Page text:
Mercury's 'Great Valley' Offers Further Evidence Planet is Shrinking (VIDEO)

© NASA . JHUAPL/Carnegie Institution of Washington/DLR/SmithsonianUsing colorized topography, Mercury’s "great valley" (dark blue) and Rembrandt impact basin (purple, upper right) are revealed in this high-resolution digital elevation model merged with an image mosaic obtained by NASA’s MESSENGER spacecraft.
Using colorized topography, Mercury’s great valley (dark blue) and Rembrandt impact basin (purple, upper right) are revealed in this high-resolution digital elevation model merged with an image mosaic obtained by NASA’s MESSENGER spacecraft. - Sputnik International
Subscribe
US
India
Global
Scientists have discovered a "Great Valley" in the southern hemisphere of Mercury, which provides further evidence that the small planet closest to the sun is shrinking.

Arctic. Archive - Sputnik International
Mercury is Falling: Arctic Quicksilver Huge Environmental Threat
NASA used images from their spacecraft MESSENGER, to create a high-resolution topographic map that revealed the broad valley, which is more than 1,000 kilometers long, extending into the Rembrandt basin, one of the largest and youngest impact basins on Mercury. 

The discovery was published in the Journal Geophysical Research Letters, using images from NASA's Mercury Surface, Space Environment, Geochemistry and ranging (MESSENGER) spacecraft during the orbital phase of its mission.

"Unlike Earth's Great Rift Valley, Mercury's 'Great Valley' is not caused by the pulling apart of lithospheric plates due to plate tectonics; it is the result of the global contraction of a shrinking one-plate planet," said lead author of the study Dr. Thomas Watters, senior scientist at the Smithsonian National Air and Space Museum.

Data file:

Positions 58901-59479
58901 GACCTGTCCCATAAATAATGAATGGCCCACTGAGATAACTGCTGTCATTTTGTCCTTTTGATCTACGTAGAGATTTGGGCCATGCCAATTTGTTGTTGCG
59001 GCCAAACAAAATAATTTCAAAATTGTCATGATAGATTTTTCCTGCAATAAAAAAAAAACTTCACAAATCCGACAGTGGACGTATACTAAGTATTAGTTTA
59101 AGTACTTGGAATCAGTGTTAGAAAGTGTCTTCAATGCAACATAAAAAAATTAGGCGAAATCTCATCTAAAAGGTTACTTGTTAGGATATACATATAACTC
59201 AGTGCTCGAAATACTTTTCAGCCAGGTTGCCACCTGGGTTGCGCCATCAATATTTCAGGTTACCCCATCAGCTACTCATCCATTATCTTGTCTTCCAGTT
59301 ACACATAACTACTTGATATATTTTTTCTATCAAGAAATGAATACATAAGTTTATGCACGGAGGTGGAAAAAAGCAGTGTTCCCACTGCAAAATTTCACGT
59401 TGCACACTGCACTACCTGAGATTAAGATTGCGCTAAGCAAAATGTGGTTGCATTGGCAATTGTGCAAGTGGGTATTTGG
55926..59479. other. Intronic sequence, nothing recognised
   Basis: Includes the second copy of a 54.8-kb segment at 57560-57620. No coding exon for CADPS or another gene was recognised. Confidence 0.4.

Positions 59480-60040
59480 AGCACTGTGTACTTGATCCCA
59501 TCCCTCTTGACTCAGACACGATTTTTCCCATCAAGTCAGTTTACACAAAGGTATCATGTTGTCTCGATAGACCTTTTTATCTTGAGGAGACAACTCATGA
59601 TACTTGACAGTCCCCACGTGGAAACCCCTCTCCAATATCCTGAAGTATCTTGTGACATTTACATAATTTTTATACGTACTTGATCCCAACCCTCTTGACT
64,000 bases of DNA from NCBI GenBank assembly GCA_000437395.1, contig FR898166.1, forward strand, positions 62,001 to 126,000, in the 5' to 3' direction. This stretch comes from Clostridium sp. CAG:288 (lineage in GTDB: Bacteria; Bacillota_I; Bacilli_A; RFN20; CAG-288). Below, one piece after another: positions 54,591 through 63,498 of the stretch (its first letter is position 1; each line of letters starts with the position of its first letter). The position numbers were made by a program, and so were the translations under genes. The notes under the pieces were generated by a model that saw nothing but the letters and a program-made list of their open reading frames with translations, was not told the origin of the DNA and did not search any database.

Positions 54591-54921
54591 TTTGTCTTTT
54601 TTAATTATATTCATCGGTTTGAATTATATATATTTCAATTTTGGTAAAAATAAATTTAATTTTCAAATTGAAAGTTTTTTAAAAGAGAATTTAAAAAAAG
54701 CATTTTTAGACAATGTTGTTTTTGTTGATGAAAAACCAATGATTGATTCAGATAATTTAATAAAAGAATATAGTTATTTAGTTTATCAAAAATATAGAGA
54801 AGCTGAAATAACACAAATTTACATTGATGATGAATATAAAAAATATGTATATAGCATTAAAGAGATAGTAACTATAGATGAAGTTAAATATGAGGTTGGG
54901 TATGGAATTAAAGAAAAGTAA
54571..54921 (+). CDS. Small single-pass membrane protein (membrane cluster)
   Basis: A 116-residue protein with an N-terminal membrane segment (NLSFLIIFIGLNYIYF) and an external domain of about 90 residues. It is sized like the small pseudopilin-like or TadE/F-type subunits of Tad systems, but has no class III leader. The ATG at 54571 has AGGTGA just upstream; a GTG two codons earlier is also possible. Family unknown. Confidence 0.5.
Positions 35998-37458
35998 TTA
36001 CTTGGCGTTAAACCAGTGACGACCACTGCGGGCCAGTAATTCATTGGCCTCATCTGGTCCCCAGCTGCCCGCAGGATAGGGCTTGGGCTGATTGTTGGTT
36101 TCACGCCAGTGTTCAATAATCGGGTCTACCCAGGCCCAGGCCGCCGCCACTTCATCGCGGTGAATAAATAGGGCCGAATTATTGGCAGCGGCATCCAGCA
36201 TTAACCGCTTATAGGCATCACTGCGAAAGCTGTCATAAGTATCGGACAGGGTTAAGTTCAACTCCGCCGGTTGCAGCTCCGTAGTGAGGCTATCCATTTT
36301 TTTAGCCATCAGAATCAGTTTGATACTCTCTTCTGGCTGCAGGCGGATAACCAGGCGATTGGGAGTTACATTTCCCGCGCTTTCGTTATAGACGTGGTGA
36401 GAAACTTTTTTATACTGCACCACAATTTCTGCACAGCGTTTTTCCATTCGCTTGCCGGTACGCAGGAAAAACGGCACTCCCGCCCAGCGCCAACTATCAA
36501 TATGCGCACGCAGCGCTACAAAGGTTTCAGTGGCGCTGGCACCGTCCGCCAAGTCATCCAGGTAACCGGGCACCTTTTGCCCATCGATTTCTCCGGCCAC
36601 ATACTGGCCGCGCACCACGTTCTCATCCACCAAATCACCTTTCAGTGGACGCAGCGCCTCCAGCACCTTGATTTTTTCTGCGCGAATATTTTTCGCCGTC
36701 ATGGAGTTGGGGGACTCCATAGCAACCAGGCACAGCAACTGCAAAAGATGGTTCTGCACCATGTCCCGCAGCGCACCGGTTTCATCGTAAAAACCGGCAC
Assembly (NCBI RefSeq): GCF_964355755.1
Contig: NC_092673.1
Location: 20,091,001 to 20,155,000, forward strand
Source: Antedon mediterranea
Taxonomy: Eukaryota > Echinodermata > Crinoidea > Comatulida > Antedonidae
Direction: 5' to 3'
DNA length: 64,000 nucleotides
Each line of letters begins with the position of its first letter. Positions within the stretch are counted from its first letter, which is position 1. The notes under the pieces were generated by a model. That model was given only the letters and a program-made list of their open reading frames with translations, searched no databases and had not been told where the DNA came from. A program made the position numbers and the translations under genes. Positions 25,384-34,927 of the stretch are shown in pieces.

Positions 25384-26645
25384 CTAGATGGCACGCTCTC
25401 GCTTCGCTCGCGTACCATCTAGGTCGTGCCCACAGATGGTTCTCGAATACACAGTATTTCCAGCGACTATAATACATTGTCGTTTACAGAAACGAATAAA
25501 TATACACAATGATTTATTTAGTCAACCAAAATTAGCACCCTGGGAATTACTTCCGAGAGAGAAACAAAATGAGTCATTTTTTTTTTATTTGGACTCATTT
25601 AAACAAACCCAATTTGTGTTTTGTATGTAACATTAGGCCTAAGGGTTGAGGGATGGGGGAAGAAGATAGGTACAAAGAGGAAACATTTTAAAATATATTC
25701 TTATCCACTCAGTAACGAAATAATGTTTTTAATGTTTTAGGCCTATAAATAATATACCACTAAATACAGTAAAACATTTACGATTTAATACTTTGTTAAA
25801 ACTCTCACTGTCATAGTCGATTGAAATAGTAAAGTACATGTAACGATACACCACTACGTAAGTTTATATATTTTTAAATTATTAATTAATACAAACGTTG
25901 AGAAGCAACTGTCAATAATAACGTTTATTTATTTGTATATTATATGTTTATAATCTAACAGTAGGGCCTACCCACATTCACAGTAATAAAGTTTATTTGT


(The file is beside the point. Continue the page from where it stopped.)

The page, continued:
According to the study, Mercury's valley is about 400 kilometers wide and three kilometers deep. Its valley is smaller than Mars Valles Marineris, but larger than the Grand Canyon in North America.

Mercury's Great Valley is bound by two large fault scarps, cliff-like landforms that resemble stair steps.

The scarps formed as Mercury's interior cooled and the planet's shrinking was accommodated by the crustal rocks being pushed together, thrusting them upward along fault lines, the study said.

"There are similar examples of this on Earth involving both oceanic and continental plates, but this may be the first evidence of this geological process on Mercury," Dr. Watters said.

The most likely explanation for the Great Valley is the is long-wavelength buckling of the planet's outermost shell in response to global contraction or shrinking.

Cooling of Mercury's interior caused the planet's single outer crust plate to contract and bend. Crystal rocks were thrust upward while the emerging valley floor sagged downward, and the sagging valley floor lowered part of the rim of the Rembrandt basin as well.

Newsfeed
0
To participate in the discussion
log in or register
loader
Chats
Заголовок открываемого материала